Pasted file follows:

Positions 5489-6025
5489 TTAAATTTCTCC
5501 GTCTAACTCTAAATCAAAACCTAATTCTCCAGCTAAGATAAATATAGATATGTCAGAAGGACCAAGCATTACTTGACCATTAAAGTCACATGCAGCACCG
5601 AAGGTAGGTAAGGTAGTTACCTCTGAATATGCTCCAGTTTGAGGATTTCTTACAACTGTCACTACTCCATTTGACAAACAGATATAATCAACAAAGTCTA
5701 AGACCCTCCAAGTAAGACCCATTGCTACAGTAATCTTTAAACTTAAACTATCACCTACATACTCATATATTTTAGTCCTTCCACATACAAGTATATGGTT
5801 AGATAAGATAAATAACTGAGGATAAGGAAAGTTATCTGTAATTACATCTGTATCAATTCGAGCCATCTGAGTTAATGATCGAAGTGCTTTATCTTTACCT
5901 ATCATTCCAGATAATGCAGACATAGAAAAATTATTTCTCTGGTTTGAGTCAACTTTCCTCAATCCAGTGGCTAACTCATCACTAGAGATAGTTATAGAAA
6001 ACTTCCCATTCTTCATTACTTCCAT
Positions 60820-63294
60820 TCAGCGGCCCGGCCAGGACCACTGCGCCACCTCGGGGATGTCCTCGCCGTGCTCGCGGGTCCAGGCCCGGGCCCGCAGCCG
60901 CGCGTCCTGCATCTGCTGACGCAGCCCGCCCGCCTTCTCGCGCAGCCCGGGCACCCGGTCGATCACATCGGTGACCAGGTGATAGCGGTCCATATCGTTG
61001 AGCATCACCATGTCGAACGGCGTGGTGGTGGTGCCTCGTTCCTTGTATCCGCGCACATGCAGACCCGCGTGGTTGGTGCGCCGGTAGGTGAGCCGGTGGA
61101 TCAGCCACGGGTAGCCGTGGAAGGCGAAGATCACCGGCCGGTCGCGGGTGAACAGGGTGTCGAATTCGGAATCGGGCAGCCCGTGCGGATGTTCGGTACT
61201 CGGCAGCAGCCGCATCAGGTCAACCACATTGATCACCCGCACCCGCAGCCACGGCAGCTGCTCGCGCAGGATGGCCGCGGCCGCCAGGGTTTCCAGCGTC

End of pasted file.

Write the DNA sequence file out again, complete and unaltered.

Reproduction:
Positions 5489-6025
5489 TTAAATTTCTCC
5501 GTCTAACTCTAAATCAAAACCTAATTCTCCAGCTAAGATAAATATAGATATGTCAGAAGGACCAAGCATTACTTGACCATTAAAGTCACATGCAGCACCG
5601 AAGGTAGGTAAGGTAGTTACCTCTGAATATGCTCCAGTTTGAGGATTTCTTACAACTGTCACTACTCCATTTGACAAACAGATATAATCAACAAAGTCTA
5701 AGACCCTCCAAGTAAGACCCATTGCTACAGTAATCTTTAAACTTAAACTATCACCTACATACTCATATATTTTAGTCCTTCCACATACAAGTATATGGTT
5801 AGATAAGATAAATAACTGAGGATAAGGAAAGTTATCTGTAATTACATCTGTATCAATTCGAGCCATCTGAGTTAATGATCGAAGTGCTTTATCTTTACCT
5901 ATCATTCCAGATAATGCAGACATAGAAAAATTATTTCTCTGGTTTGAGTCAACTTTCCTCAATCCAGTGGCTAACTCATCACTAGAGATAGTTATAGAAA
6001 ACTTCCCATTCTTCATTACTTCCAT
Positions 60820-63294
60820 TCAGCGGCCCGGCCAGGACCACTGCGCCACCTCGGGGATGTCCTCGCCGTGCTCGCGGGTCCAGGCCCGGGCCCGCAGCCG
60901 CGCGTCCTGCATCTGCTGACGCAGCCCGCCCGCCTTCTCGCGCAGCCCGGGCACCCGGTCGATCACATCGGTGACCAGGTGATAGCGGTCCATATCGTTG
61001 AGCATCACCATGTCGAACGGCGTGGTGGTGGTGCCTCGTTCCTTGTATCCGCGCACATGCAGACCCGCGTGGTTGGTGCGCCGGTAGGTGAGCCGGTGGA
61101 TCAGCCACGGGTAGCCGTGGAAGGCGAAGATCACCGGCCGGTCGCGGGTGAACAGGGTGTCGAATTCGGAATCGGGCAGCCCGTGCGGATGTTCGGTACT
61201 CGGCAGCAGCCGCATCAGGTCAACCACATTGATCACCCGCACCCGCAGCCACGGCAGCTGCTCGCGCAGGATGGCCGCGGCCGCCAGGGTTTCCAGCGTC